In celebration of Women’s Month, we are honored launch a new weekly blog series, “Spotlighting Women in Advisory Practice”, that will feature five women who have transformed their accounting businesses, moving beyond being solely tax providers to expand their relationships with clients to become a true business partner.
Sandy Heit’s path to owning her own accounting firm was a bit unconventional — and ultimately involved her love for photography.
Upon graduating from high school and a less-than-fulfilling stint in retail, Heit decided to attend college and get a degree. A combination of a love for math and heeding her mother’s advice to having a stable job, Heit pursued accounting. Upon completing college, she worked at Deloitte for four years mostly in tax, which included a six-month rotation in auditing. Then, she joined Moss Adams, an accounting firm that primarily works with retail, which provided her the opportunity to learn the more non-technical aspect of the profession. However, long commutes became tiresome, and so she moved to another larger regional accounting firm, HCVT.
This easily could have been the only story of Heit’s career path in accounting, but along the way a new love emerged – photography.
After being in accounting for nine years, Heit says she was open to exploring something else. When she hired a photographer to take pictures of her then two-year old daughter, she said she became “just obsessed with the whole process.” She taught herself photography, got good, and built a client base while still doing accounting as her day job. After some time, Heit left HCVT to become a full-time photographer, allowing her the flexibility to have the balanced work/life she desired. Since beginning her own photography business in 2007, the experience of owning a business provided many lessons which Heit would utilize in her life to come.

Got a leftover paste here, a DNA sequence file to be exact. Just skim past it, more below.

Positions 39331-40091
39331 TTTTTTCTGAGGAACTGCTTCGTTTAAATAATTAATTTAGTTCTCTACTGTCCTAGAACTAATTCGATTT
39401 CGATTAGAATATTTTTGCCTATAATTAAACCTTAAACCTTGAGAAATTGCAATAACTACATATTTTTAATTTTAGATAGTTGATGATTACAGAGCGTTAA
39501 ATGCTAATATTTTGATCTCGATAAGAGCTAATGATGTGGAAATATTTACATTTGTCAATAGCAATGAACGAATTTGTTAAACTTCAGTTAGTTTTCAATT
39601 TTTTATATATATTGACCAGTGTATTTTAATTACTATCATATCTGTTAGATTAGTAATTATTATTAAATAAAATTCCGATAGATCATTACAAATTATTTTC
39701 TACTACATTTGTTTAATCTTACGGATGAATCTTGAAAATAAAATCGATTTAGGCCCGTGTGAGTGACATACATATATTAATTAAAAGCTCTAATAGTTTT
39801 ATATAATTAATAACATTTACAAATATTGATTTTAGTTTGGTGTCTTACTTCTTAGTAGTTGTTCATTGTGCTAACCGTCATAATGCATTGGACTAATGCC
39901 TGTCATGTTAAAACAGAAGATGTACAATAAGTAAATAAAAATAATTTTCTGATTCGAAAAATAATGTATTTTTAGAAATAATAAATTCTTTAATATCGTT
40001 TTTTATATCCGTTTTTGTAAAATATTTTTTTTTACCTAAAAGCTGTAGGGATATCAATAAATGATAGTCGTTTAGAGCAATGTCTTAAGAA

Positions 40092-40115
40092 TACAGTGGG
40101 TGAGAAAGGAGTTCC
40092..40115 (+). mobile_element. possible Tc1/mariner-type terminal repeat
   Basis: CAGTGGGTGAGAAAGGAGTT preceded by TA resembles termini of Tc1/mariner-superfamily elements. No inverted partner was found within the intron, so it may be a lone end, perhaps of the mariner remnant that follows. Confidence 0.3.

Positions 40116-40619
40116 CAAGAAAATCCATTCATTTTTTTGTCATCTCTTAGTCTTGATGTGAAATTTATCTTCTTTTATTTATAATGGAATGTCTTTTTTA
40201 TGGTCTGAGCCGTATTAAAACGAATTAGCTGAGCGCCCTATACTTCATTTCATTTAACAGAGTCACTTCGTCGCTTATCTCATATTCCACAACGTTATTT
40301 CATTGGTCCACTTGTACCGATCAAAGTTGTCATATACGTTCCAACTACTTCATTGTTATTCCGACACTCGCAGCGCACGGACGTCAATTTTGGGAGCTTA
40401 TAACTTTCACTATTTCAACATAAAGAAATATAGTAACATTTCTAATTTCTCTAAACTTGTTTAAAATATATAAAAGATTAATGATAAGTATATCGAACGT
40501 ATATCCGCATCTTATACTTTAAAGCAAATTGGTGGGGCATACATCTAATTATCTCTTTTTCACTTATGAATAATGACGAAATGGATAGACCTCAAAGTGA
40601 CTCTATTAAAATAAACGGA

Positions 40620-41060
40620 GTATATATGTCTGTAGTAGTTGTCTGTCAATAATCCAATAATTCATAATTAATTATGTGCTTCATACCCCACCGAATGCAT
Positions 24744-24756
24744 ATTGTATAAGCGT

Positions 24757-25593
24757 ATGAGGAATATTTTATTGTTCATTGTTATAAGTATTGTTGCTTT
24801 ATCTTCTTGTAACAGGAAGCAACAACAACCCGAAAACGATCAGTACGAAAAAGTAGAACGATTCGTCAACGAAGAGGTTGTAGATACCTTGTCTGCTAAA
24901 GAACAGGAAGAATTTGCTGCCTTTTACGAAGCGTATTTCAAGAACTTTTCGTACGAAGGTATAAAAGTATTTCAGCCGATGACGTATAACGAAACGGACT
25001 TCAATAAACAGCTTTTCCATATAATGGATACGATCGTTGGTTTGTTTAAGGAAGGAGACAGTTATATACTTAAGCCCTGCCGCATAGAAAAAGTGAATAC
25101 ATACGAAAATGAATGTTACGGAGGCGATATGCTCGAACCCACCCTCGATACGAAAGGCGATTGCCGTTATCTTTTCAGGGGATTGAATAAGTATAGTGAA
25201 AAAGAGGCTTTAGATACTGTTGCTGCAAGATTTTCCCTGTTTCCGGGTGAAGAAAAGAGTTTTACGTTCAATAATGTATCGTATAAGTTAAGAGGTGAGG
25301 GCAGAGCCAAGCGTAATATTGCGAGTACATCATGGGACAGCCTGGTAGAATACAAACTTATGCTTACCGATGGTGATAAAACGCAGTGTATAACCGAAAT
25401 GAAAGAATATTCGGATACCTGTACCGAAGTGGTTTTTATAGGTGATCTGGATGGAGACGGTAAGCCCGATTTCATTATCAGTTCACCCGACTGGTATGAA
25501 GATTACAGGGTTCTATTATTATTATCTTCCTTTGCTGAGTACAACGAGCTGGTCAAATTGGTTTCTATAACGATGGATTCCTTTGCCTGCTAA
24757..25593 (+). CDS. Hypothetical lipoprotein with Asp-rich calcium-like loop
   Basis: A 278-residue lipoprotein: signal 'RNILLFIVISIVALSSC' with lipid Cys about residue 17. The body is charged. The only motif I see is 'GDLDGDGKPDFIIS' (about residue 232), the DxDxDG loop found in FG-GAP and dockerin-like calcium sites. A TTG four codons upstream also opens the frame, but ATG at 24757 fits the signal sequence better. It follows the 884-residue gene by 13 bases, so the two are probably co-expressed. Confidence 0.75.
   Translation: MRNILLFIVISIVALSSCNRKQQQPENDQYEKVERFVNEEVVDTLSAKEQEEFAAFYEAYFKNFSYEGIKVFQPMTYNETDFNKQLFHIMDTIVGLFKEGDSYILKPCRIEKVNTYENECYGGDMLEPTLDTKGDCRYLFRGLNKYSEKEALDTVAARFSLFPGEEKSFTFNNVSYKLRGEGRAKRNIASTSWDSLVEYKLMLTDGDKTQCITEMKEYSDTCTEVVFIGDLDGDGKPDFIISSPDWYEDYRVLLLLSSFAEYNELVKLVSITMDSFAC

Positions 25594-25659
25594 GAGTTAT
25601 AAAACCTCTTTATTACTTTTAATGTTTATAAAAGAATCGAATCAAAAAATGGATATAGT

Creating a CPA firm around flexibility
Heit describes how a former group of colleagues had started an accounting firm about the same time that she had started her photography business. The accounting firm had grown significantly, and Heit’s former partner offered her a position at the firm. “Initially I was working part-time at the firm and still doing photography part-time,” Heit says. “However, I discovered I really loved being back in accounting, so I shut down my photography business.”
Heit was at the firm for a few years when a recruiter she knew personally reached out with an opportunity to head up the accounting practice for a start-up family office for a high-net worth individual. “My gut told me it was the right thing to do, and it was a great learning experience,” she explains. While she liked her job, Heit says she knew that eventually she wanted to work for herself again. Reflecting on her career during another long commute for the new job, Heit says she realized that she wanted to start her own boutique accounting firm that incorporated the best practices she had learned over the years.